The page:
This movie sets up an explosive and compelling situation. It then completely wimps out by refusing to take a stand on any of the moral and ethical questions it raises and then stumbles into an ending that makes you wonder if writer/director Chris Eigeman ever knew what he was doing.
Kailey (Famke Janssen) is a haggard, working class pool hustler who's always looking for a game. The only thing that matters to her as much as pool is her son, Gully (Jaymie Dornan). He lives in New York City with his dad David (Matt Ross) and his stepmom. Most of Gully's contact with Kayley is the letters they exchange through a pool hall owner named Quinette (Rip Torn), but now she's back in town with a half-formed plan. She wants to take Gully and run to Canada, making a new life for them both. To do it, Kailey needs to get $60,000 dollars for phony passports. That's hard to do hustling pool for a $100 dollars a rack. Quinette comes up with a plan that might get Kailey the money, but it's not at all clear that Gully will really be better off with his mom, even though there's something not right at home with his dad.
Turn the River could have been a very powerful story. A woman separated from his only child. A father insecure and resentful of his own son. A man and a woman whose lives are defined by terrible mistakes they made years ago. Kailey, who lives moment to moment by the skin of her teeth, fantasizing that she can take care of a young boy. David, seething under the disapproving glare of his own mother. What it's like to be a woman in the world of pool hustlers. There's a lot here to work with. This film falters, though, because it refuses to make up its mind on the most basic elements of its story.
Is Kailey acting selfishly or does she truly have Gully's best interests at heart? The movie never says, and I don't mean it's ambiguous on the matter. I mean sometimes it clearly portrays Kylie as being motivated by what she wants, while other times she's clearly set up a noble mother trying to protect her son and there's never any effort to reconcile those differing aspects. The film very deliberately sets up David as the bad guy, then it throws in a scene where he's suddenly a good guy who cares about Gully. David's mom is on one hand put forth as the source of all of David and Kayley's troubles, yet she's also the only one of the three who seems to have her head screwed on straight. The movie never commits to saying this character is good and that one is bad, this person is right and that one's wrong. But instead of creating shades of gray, the story flounders around in mush.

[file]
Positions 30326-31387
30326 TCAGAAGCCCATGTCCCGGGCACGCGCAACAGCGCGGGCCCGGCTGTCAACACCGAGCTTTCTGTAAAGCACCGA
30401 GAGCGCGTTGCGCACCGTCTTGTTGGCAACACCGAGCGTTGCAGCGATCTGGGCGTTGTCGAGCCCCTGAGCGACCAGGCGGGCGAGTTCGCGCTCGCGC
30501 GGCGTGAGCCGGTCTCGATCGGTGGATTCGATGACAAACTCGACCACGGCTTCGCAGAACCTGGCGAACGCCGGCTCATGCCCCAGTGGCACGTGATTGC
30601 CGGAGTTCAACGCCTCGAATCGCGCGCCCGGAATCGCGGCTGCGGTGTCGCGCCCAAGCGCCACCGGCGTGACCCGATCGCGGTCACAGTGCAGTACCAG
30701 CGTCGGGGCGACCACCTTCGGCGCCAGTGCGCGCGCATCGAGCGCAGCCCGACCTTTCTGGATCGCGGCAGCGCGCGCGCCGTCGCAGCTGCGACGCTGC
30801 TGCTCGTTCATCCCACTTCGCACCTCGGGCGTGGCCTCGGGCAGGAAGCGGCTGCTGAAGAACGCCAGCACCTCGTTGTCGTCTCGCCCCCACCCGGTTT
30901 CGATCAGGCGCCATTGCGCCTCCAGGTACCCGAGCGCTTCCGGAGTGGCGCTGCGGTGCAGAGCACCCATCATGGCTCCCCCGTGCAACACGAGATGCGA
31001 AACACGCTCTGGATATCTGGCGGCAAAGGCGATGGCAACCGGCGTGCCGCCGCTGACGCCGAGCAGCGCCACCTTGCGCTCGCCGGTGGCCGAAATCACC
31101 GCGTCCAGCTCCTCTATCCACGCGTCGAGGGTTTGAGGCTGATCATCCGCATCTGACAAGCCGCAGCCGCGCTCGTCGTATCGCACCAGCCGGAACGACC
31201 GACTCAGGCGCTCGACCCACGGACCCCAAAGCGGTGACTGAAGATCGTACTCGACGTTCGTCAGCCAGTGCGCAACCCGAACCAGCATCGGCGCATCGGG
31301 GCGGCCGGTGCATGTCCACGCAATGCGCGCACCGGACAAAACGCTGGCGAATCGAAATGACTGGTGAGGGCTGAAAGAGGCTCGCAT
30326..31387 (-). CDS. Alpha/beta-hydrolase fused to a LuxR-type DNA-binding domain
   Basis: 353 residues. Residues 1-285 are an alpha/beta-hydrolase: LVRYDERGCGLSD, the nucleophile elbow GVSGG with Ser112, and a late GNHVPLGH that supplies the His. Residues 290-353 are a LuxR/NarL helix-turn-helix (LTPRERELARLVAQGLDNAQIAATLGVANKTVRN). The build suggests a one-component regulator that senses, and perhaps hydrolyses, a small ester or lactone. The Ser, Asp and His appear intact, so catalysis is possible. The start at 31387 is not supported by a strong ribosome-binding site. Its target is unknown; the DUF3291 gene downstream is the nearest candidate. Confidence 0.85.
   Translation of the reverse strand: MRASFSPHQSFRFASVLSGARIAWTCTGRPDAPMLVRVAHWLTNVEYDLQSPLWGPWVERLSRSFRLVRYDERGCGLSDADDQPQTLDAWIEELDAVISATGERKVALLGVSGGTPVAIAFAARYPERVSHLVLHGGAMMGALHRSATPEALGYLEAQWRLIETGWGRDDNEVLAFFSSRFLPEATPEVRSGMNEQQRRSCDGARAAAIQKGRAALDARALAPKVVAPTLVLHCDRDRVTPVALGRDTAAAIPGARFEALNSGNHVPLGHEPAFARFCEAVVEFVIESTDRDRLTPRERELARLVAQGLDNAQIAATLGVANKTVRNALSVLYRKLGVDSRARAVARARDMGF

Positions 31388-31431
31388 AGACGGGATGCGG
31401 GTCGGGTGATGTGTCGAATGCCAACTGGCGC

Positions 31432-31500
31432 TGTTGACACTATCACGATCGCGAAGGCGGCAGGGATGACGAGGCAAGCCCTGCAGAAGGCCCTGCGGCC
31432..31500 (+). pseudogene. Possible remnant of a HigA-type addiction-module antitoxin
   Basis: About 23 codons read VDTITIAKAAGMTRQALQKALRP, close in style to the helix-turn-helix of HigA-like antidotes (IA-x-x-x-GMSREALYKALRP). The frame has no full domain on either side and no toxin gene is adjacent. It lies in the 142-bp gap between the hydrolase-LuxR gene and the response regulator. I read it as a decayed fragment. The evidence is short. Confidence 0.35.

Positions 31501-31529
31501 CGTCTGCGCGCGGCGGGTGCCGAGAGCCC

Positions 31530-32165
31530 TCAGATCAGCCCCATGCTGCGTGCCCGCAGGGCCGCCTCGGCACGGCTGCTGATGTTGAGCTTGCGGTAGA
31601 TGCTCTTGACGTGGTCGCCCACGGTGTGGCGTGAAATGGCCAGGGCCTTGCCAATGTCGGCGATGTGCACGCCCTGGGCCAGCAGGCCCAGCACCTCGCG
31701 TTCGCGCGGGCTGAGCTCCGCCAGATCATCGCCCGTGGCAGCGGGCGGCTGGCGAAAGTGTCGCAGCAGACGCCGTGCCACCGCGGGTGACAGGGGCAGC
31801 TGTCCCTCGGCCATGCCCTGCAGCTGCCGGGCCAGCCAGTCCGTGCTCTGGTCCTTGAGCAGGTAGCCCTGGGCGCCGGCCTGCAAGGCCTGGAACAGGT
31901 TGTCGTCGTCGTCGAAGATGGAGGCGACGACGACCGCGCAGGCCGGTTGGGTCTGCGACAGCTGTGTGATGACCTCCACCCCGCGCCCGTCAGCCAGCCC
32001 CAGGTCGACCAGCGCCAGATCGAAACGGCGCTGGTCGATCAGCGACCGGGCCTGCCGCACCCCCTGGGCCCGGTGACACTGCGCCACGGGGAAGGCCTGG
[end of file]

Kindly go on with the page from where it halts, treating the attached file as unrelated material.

Turn the River is a good example that sometimes an actress can be too beautiful for her own good. Famke Janssen plays a character who's ratty and grimy and worn down. The film does just about everything it can to make her look grubby and plain. The problem is you could peel off most of Famke Janssen's skin and she'd still be pretty sexy. Kailey is supposed to be a woman who's lived her life on the wrong side of the tracks, but she looks like a model who got hit on the head, developed amnesia and started hanging around in pool halls.
And then there's the ending, where I don't have the faintest idea what writer/director Eigeman is trying to do. Now, I'm not the brightest bulb on the Christmas tree, so it's possible I'm just not getting it. But the conclusion to Kailey and Gully's run for the border doesn't appear to have anything to do with anything that came before it. It's as though when Eigeman got to the end of his screenplay, he just flipped a coin on whether it would have a happy or sad ending. Then the coin came up heads when it should have been tails.
Janssen and the rest of the cast do fine work and the movie looks okay, but the story is never strong or certain enough for you to notice or care.
Turn the River is a film about pool that gets its title from the world of poker. That kind of encapsulates the mixed up nature of this movie.
Turn the River
Action / Drama
Turn the River
Action / Drama
In New York City, Gulley, who's in middle school, lives with his father and step-mother; his paternal grandmother dominates the family's life. In secret, he's recently been in touch with his mother, Kailey, a pool hustler, who wants to win big and take Gulley to Canada. With the help of Teddy Quinette, who runs Quinn's Pool Hall, Kailey may get her shot at big money. Can she win the match, keep her son's confidence, and, using fake documents she gets from Markus, a friend of hers, make it to Canada to start a new life?
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March 15, 2016 at 09:06 PM